Saturday, October 24, 2015

Salt of the Earth

(Herbert J. Biberman, USA, 1954)

A kind of miraculous achievement.  Salt of the Earth is so unusual, so sui generis, that it prompts me to examine my fundamental ideas about cinema, and art in general.  It's not a film that excels on the merits of style, which makes it difficult to fit within the framework of autuerism.  Biberman is a capable director - he has a feel for pacing, mood, and manages to conjure some bracing images.  And he isn't without style: the film has clear antecedents in Italian neorealism, Biberman having learned much from Rosselini in his skill with nonprofessional actors, his brisk, straightforward framing, and his focus on the rough textures and flashes of beauty that one can find in squalor.  He also exhibits a knack for staging melodrama, a theatrical skill that isn't often spoken of in relation to neorealism, but which is as essential to it as handheld camerawork and deeply lined faces.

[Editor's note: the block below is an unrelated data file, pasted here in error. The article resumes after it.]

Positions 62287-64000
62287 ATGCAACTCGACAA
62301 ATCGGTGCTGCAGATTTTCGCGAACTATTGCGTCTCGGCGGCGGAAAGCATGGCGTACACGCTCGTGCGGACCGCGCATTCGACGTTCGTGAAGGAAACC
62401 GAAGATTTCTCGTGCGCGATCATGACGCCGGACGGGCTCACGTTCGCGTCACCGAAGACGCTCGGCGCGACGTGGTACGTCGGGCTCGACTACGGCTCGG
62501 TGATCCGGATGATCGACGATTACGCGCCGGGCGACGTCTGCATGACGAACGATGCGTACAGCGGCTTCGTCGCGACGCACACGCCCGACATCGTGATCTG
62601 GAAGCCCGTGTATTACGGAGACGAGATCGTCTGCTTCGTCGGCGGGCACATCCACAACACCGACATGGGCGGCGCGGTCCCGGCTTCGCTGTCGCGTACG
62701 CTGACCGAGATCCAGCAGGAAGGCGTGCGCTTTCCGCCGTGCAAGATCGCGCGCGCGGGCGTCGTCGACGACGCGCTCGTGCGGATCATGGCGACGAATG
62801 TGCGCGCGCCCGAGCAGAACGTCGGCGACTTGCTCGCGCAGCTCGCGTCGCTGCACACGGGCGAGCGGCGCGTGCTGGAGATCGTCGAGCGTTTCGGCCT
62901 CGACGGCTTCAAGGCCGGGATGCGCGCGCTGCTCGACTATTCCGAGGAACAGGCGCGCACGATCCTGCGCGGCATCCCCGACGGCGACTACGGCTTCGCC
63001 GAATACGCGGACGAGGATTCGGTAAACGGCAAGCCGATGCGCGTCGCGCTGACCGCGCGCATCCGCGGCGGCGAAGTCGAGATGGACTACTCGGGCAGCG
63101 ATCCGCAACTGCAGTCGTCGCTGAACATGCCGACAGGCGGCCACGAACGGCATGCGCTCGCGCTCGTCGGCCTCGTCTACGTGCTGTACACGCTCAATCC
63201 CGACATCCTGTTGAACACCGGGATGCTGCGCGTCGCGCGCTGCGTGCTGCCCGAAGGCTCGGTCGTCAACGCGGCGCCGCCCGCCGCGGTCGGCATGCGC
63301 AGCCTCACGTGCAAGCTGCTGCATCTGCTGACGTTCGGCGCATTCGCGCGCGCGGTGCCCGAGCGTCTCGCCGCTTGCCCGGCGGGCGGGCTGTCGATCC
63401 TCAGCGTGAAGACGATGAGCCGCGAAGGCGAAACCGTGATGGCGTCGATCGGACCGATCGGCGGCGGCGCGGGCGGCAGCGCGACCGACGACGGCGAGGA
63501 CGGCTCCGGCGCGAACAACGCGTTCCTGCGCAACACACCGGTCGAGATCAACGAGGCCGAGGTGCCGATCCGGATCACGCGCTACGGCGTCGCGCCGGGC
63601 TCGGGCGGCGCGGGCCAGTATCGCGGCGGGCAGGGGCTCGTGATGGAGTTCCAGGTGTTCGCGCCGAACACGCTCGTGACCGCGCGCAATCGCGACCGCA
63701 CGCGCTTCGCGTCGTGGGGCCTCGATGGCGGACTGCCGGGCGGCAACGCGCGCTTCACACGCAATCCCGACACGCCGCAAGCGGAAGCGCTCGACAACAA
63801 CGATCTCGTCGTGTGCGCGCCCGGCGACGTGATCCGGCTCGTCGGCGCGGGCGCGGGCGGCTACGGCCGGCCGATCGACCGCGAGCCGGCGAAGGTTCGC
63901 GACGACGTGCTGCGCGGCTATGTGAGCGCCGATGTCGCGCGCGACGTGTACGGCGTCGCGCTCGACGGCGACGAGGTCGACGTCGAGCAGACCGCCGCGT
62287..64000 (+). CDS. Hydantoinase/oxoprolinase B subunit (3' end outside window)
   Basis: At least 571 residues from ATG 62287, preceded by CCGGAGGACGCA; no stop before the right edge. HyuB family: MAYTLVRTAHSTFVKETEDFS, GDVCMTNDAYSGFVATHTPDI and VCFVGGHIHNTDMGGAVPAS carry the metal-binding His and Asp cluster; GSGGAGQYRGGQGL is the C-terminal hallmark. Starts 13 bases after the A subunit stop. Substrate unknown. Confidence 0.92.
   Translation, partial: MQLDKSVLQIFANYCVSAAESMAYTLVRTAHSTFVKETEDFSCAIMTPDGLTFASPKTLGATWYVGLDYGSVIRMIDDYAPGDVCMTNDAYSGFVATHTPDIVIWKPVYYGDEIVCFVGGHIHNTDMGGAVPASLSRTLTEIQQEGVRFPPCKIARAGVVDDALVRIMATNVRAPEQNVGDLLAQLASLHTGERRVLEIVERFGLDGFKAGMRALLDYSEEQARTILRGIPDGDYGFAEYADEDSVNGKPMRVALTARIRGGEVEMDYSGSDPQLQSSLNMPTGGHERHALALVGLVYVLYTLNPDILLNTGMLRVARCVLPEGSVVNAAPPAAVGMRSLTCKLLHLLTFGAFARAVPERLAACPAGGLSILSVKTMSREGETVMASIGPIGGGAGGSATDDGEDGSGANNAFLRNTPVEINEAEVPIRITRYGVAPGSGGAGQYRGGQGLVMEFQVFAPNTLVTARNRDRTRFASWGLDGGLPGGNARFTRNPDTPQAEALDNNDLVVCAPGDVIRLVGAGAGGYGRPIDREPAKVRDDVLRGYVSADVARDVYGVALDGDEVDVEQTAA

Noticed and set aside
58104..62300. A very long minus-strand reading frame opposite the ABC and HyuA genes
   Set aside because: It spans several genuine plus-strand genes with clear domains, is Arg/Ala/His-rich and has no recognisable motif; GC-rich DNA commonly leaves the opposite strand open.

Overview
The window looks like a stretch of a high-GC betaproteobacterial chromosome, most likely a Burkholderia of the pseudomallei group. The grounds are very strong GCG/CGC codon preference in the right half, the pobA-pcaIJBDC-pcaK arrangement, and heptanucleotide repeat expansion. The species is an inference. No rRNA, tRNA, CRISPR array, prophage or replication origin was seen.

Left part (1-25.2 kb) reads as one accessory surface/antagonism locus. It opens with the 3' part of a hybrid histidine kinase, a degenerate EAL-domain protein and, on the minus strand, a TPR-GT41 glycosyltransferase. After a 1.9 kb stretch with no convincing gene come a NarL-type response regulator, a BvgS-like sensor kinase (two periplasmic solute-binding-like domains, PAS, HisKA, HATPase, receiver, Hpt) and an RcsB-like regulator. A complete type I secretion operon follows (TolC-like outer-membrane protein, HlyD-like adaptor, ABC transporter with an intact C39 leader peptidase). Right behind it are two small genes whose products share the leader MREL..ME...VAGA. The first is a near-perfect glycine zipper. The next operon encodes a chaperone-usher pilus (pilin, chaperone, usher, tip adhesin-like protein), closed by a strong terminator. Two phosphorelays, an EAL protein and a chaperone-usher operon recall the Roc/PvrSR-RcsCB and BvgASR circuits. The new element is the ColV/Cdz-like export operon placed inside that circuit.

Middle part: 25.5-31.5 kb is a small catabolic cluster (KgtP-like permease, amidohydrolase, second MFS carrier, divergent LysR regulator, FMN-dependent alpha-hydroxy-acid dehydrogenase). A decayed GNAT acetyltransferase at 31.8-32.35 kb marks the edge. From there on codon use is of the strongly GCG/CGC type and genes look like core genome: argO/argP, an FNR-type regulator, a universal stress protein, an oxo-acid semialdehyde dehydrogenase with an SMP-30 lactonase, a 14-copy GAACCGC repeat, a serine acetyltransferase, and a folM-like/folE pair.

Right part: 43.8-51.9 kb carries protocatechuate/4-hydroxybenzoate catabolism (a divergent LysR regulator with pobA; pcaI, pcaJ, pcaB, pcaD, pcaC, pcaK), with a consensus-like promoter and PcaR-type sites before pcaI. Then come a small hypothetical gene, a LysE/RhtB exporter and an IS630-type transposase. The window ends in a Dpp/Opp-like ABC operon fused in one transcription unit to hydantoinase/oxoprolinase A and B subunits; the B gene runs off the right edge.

But all of that is transcended in the story, which takes on a kind of documentary immediacy, and even more strangely, develops a glow of prophecy.  Not that it portends some future revelation, but that it is itself a kind of revelation, a vision of something that is true, and thus timeless.  Because this isn't a story that can be told, or that has been told.  It's a kind of revelation of a personal nature, so intrinsic to human history and yet so commonly suppressed, that it contains the urgency of a suddenly remembered trauma.  My guess is that one needs to be attuned to this history to recognize how exceptional it is.  The notices upon its release ranged from hysterical to dismissive.  Plenty of people who considered themselves apolitical were scandalized by the film, which despite their apolitical nature still managed to stir a strong aversion in them.  I won't impinge on Zizek's turf, but this is ideology in action.